Arrhythmogenic Right Ventricular Cardiomyopathy (ARVC) is a genetic disorder of mutations in desmosomal and structural proteins, which accounts for 10-20% of sudden cardiac deaths (SCD) in healthy young patients, and no cure is available. Basic studies in ARVC myocytes and animal models thus far have mostly demonstrated conduction abnormalities (reduced sodium current and uncoupling of gap junctions). However, these abnormalities cannot fully explain the dependence of the ARVC clinical phenotype on high premature ventricular contraction (PVC) burden. It is important to note that fibrofatty infiltrate and inflammation are characteristic features of ARVC. These regions are routinely found to be an arrhythmia focus targeted for ablation during electrophysiological (EP) studies in patients with ARVC. Furthermore, fibrofatty infiltrate and inflammation are found in other diseases associated with arrhythmias (e.g. MI, AF). This close association between fatty infiltrate, inflammation, and arrhythmia, and the inability of basic studies to fully explain the clinical phenotype, suggests that the myocyte may not be solely responsible for arrhythmias in ARVC patients. Indeed, our preliminary results show that adipocytes and inflammation can independently create multiple arrhythmia substrates, including that for PVC mediated ectopy. Based on this we hypothesize that fibrofatty infiltrate and inflammation play a key mechanistic role in creating arrhythmia substrates in ARVC.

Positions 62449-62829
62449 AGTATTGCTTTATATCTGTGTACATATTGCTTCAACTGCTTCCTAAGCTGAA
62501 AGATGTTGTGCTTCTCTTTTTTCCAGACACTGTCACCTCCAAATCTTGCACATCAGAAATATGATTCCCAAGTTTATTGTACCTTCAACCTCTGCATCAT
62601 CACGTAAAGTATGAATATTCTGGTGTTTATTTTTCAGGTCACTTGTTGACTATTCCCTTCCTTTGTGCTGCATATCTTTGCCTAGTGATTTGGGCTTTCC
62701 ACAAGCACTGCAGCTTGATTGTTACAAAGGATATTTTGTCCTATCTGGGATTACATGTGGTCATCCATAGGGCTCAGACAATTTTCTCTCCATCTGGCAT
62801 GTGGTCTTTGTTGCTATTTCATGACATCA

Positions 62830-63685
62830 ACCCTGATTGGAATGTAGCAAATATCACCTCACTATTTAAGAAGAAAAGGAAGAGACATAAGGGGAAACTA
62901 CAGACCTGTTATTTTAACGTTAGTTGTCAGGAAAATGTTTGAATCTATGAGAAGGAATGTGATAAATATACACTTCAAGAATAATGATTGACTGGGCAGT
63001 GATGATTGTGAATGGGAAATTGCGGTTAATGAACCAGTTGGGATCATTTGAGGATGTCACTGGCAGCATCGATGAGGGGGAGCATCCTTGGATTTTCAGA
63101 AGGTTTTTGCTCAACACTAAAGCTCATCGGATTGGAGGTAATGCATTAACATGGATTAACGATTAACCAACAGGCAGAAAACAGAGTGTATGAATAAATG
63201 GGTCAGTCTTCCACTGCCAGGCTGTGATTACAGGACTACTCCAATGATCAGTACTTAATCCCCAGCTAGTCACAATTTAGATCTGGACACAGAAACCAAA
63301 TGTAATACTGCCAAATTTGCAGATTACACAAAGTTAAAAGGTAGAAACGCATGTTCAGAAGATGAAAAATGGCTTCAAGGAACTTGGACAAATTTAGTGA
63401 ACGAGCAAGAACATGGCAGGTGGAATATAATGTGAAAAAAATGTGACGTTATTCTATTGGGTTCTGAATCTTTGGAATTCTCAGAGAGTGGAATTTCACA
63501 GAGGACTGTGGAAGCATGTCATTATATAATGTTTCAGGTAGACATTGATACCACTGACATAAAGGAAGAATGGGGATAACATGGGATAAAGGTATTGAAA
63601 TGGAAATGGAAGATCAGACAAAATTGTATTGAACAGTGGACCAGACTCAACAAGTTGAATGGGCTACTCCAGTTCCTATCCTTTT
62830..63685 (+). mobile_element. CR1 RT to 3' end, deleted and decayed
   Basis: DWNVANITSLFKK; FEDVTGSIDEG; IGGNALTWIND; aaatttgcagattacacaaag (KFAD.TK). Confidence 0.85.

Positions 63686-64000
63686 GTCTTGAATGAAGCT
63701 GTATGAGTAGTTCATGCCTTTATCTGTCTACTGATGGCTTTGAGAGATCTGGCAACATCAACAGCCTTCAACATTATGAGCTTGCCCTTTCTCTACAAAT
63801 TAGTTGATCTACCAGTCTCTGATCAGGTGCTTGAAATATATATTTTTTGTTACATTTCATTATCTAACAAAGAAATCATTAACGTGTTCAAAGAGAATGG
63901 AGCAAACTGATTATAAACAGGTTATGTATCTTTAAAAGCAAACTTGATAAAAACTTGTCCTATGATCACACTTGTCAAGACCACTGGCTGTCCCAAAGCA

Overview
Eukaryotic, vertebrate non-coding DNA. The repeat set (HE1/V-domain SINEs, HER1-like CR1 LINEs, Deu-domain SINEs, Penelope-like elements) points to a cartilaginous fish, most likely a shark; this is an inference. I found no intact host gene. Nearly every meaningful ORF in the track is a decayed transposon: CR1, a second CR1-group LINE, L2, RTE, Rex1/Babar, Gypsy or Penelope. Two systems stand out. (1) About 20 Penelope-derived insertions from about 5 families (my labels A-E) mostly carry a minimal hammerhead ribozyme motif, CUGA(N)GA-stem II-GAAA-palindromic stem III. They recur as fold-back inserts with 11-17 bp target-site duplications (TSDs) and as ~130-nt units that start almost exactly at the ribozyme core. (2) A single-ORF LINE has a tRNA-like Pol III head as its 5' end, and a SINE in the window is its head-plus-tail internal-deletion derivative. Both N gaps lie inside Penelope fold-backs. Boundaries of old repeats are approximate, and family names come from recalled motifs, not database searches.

|Program type||Clinical Scientist Training Program|
|Effective start/end date||07/01/2017 → 06/30/2019|